Thomas Eakins: America's Most Influential Artist

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As a realistic painter, photographer, sculptor, and fine arts educator, Thomas Eakins, is known to be one of America’s most influential artists. Eakins was named, “the strongest, most profound realist in nineteenth- and early-twentieth-century American art.” (“Wyeth Lecture”) Thomas Eakins enjoyed painting human figures in motion, nude or lightly nude. He preferred to paint human bodies in motion rather than any other topic. Furthermore, majority of Eakins’s paintings can be symbolized as portraitures, since the main subject or a subject in the background was a painting of someone he knew. His interest of painting nude models made his art controversial and not appealing to the public. This exhibition will highlight some of Eakins paintings…show more content…
Thomas Eakins is undeniably one of America’s most influential artists; even though, he didn’t receive this recognition until after his death. Eakins was born July 25th, 1844 in Philadelphia, Pennsylvania and lived there majority of his life. He studied at Pennsylvania Academy of Fine Arts and spent four years studying abroad in France and Spain. During his studies and throughout his career Eakins was fascinated with the human body and how muscles would protrude while in motion. To insure that his paintings would be realistic, he also attended an anatomy lecture at Jefferson Medical College, where he would participate in dissections. Similar to impressionist, Thomas Eakins painted everyday life in Philadelphia, but painted people doing what he enjoyed to do more than then norms of society. Eakins also acquired a teaching job at the Pennsylvania Academy and was characterized as a charismatic and innovative professor, but ten years later due to his controversial teaching methods, Eakins was…show more content…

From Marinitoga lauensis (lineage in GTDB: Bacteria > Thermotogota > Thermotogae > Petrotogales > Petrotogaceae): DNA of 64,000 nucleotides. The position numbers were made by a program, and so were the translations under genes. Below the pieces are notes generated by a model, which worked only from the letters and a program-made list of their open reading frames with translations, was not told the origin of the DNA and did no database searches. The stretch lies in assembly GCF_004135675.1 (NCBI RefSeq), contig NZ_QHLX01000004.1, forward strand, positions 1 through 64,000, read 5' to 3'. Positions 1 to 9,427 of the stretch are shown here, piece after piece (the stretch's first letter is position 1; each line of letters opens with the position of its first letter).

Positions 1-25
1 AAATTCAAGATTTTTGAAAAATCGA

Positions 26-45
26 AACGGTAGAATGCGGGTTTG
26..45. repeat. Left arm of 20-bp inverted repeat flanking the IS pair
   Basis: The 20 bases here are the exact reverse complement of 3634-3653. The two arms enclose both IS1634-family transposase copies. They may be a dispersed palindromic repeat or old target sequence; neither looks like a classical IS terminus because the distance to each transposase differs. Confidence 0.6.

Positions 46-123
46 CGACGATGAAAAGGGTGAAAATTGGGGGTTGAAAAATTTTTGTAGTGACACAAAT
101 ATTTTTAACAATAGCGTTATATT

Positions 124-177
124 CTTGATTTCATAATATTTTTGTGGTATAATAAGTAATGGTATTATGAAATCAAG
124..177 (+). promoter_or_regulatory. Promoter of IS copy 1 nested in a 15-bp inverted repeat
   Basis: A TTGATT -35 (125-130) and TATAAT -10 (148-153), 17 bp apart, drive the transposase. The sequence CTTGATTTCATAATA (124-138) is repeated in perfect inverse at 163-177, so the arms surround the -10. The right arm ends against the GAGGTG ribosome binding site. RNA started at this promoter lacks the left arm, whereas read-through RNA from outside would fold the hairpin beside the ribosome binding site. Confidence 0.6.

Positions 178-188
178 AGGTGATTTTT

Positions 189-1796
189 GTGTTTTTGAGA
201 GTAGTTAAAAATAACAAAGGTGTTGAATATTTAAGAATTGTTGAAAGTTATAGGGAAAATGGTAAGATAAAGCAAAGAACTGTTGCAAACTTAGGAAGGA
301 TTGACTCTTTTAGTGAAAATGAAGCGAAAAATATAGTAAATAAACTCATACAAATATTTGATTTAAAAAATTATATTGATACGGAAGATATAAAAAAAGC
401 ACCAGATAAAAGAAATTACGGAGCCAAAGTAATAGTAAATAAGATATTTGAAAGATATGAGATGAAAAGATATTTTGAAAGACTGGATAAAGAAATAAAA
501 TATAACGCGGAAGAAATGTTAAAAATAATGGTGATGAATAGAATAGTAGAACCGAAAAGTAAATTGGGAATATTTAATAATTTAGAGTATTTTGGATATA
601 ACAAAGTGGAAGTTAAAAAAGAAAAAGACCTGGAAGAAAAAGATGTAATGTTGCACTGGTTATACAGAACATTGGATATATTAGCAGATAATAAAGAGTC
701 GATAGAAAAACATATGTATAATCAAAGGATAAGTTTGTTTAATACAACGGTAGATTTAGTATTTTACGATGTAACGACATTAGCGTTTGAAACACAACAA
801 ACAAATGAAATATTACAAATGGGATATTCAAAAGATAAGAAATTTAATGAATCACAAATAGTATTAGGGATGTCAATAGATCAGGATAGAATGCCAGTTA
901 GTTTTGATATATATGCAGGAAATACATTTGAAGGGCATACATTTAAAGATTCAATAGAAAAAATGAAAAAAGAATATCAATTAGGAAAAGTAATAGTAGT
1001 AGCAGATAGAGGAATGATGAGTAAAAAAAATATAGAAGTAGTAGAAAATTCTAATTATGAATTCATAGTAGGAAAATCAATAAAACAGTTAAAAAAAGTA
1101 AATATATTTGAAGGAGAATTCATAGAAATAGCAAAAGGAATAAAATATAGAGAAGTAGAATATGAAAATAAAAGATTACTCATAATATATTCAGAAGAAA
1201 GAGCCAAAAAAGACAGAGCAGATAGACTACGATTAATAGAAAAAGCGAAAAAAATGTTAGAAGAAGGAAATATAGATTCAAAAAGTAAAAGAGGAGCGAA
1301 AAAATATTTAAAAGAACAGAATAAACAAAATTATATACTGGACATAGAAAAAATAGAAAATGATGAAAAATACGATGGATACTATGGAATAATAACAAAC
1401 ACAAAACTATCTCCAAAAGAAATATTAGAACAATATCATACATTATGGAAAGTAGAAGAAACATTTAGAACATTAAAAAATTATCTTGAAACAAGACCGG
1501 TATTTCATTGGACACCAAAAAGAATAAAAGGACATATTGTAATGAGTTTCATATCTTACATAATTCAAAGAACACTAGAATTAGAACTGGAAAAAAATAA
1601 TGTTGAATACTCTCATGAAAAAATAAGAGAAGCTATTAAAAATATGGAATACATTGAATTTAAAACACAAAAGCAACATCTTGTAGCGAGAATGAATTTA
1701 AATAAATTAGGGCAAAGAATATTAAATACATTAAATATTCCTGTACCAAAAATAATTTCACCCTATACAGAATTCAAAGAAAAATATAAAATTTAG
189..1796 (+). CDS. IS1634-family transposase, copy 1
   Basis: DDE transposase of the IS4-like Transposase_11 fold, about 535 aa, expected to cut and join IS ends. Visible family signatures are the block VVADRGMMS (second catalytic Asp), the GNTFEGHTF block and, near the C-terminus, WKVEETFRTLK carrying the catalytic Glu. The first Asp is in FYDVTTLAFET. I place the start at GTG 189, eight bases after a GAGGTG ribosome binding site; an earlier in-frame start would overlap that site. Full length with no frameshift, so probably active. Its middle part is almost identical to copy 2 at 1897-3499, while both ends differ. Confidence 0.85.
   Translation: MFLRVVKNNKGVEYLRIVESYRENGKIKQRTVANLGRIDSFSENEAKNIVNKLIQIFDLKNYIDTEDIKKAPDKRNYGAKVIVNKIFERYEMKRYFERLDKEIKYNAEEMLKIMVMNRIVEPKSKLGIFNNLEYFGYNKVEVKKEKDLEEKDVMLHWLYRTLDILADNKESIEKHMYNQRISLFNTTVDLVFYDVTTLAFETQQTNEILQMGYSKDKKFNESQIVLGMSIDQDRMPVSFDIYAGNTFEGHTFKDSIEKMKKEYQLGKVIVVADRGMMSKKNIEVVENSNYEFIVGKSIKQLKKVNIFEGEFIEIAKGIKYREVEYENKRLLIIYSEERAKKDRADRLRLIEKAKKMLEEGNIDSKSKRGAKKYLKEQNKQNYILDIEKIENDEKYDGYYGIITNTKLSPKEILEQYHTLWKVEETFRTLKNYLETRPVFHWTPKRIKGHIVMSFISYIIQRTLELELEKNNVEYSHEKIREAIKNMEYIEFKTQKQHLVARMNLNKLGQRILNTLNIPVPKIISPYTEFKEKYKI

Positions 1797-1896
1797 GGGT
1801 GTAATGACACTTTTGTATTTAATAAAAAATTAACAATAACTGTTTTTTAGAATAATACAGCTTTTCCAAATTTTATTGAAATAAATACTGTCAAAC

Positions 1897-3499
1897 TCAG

Eakins painted people he knew, respected, and people who participated in outdoor activities that he himself also enjoyed doing. Despite what Eakins contemporaries believed or studied Eakins truly believed that, the human figure was the most important subject in art. Eakins was a remarkable and versatile artist that could paint, sculpt, draw, photograph, and watercolor. Eakins obsession with the human figure drove him to use different mediums to depict the human figure before he painted, such as sculpting and photography. Photography was a major turning point in Eakins work. During his time as a professor he was assigned to a committee to oversee a famous photographer of figures in motion named, Eadweard Muybridge. Due to Eakins being somewhat of a perfectionist, he wasn’t impressed with Eadweard’s work and began investigating photography of figures in motion himself. Eakins was a dedicated to his work despite recognition and tried to perfect each medium he invested in to increase the realism in his

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